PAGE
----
EFSA Quantitative Microbiological Risk Assessment on Salmonella in Pigs: call for data

8 June 2008

After a request from the European Commission for a scientific opinion on “Quantitative Microbiological Risk Assessment on Salmonella in slaughter and breeder pigs” (EFSA-Q-2006-176) the European Food Safety Authority (EFSA) asked its Panel on Biological Hazards to address this request. EFSA launched a Call for proposals in the framework of the Article 36 of its founding regulation. The awarded consortium of EU institutions is carrying out a quantitative microbiological risk assessment (QMRA) for Salmonella in pigs with the objective to estimate the contribution of EU pig meat production to the burden of Salmonellosis in the EU and to consider the effectiveness of a range of intervention measures across the food chain (from farm to consumption). The Biological Hazards Panel will adopt an opinion based on the report developed by the consortium.

Quantitative risk assessments depend heavily on the availability of good quality data. Published literature and other relevant sources of information are taken into consideration but data gaps still remain. Therefore, the awarded consortium (VLA, RIVM, FOOD-DTU) is organising a workshop in Copenhagen on the 23rd-24th April 2008 with the objective to discuss the quality and relevance of data in terms of its applicability to the EFSA risk assessment. More information on this workshop can be found on the EFSA website.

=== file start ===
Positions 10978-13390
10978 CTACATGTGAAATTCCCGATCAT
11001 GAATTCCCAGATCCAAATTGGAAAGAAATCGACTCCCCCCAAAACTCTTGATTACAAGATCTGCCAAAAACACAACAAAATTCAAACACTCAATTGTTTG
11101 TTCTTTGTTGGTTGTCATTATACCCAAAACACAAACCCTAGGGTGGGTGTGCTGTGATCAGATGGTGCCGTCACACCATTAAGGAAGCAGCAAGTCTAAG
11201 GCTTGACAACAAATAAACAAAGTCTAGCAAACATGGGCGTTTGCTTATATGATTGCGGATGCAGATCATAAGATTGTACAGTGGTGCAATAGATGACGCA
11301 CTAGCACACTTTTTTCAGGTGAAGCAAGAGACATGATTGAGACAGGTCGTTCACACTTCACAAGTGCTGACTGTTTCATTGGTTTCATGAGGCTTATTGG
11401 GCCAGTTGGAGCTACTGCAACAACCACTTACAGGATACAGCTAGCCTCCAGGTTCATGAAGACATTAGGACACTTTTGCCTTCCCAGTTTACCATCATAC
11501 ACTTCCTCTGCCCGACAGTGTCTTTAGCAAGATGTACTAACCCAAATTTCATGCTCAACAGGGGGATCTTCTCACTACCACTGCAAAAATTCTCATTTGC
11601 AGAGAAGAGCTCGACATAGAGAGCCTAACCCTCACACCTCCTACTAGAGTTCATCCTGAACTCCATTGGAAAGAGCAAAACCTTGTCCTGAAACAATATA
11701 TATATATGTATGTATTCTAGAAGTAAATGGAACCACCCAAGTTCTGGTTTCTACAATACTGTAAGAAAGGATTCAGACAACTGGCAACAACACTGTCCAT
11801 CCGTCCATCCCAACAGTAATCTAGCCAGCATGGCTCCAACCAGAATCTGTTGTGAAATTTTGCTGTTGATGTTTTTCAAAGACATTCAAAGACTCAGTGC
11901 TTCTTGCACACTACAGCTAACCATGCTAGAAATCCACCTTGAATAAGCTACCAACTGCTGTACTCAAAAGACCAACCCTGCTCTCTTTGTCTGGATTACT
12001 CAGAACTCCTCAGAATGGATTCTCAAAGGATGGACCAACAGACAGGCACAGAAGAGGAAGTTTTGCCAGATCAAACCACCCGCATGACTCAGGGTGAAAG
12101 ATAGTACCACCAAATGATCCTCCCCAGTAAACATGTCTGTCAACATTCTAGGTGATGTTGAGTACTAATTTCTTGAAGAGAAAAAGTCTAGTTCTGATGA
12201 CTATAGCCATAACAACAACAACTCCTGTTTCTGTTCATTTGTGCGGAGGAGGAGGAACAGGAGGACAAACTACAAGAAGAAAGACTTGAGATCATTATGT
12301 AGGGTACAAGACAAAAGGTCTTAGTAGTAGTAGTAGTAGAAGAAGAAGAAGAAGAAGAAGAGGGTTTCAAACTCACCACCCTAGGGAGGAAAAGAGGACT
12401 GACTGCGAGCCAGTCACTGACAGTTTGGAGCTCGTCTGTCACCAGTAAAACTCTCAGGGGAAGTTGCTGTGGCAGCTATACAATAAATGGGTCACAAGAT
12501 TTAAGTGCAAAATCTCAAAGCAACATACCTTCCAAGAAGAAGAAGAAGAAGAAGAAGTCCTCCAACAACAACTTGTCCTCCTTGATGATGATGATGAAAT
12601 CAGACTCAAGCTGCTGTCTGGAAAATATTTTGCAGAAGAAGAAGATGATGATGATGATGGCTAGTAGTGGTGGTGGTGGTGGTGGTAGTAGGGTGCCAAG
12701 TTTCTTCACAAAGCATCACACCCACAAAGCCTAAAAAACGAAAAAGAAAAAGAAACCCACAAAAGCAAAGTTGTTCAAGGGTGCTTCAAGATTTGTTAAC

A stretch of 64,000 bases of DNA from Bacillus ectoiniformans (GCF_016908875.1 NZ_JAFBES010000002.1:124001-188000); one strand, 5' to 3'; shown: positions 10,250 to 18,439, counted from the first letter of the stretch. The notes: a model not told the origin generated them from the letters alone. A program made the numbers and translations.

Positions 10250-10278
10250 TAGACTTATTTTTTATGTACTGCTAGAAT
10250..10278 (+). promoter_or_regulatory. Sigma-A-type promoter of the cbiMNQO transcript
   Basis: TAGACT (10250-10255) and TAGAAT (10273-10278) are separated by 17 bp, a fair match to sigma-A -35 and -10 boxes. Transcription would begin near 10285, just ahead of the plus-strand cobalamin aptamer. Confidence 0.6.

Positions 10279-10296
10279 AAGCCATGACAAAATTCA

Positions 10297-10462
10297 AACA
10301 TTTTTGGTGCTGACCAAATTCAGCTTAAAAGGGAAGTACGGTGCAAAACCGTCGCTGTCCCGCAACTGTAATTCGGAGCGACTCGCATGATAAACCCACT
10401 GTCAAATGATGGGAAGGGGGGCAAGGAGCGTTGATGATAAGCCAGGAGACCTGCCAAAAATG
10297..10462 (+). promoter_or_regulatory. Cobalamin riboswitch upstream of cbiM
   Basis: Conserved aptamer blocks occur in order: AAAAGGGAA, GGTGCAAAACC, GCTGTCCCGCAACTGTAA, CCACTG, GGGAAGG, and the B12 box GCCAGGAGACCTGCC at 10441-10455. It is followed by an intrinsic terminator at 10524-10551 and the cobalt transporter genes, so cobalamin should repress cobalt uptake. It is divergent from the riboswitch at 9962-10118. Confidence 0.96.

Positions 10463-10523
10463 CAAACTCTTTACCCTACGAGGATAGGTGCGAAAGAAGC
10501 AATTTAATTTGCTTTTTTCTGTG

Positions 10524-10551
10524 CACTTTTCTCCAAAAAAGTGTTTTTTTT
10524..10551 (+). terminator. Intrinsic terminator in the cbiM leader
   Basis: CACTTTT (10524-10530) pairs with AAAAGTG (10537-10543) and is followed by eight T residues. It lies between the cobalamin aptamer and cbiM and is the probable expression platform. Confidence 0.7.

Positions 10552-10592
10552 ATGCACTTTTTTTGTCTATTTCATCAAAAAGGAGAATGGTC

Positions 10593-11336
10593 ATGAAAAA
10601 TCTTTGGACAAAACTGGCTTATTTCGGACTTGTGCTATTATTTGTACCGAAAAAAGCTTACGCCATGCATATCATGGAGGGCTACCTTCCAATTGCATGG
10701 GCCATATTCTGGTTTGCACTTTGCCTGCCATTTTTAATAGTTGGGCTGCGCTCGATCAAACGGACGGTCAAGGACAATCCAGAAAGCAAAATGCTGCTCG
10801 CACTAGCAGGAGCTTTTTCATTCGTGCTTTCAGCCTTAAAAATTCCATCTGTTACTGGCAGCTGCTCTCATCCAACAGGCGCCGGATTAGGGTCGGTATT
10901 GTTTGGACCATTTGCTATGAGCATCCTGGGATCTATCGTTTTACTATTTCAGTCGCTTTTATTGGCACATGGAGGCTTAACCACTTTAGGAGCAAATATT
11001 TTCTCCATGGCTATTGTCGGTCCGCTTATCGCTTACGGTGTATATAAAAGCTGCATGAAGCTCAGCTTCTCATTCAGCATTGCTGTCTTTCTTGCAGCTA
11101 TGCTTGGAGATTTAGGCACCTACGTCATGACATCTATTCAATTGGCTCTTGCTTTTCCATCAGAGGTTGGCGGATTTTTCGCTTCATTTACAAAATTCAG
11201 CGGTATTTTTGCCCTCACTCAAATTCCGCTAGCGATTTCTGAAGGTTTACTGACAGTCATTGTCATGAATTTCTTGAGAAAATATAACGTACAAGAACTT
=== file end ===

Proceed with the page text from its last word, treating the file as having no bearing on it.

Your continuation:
In addition, the awarded consortium has produced a call for data, which identifies existing data gaps along the farm-to-consumption chain that are crucial to the development, and eventual accuracy, of the risk assessment. The data to be submitted could be published or unpublished data, industry data, and/or expert opinion.

As such, EFSA invites interested parties to suggest studies/field/monitoring data including data from e.g. HACCP control programs that may provide results that will fill the specific data gaps. The call for data is organised by the major stages of the farm-to-consumption chain: farm & transport, slaughter, processing, distribution & retail and preparation & consumption. Even if you are an expert in one particular stage of pig meat production, we still encourage you to look at the other stages.

For ease of use the document has been set up in a questionnaire style. At this stage the attachment of full datasets are not necessary: you can simply give a brief summary of the data available, along with an accompanying reference or contact point. However, please make clear (by referencing report/paper) whether the information given is opinion or data. If no data or opinion is available please leave question blank.

18 March 2008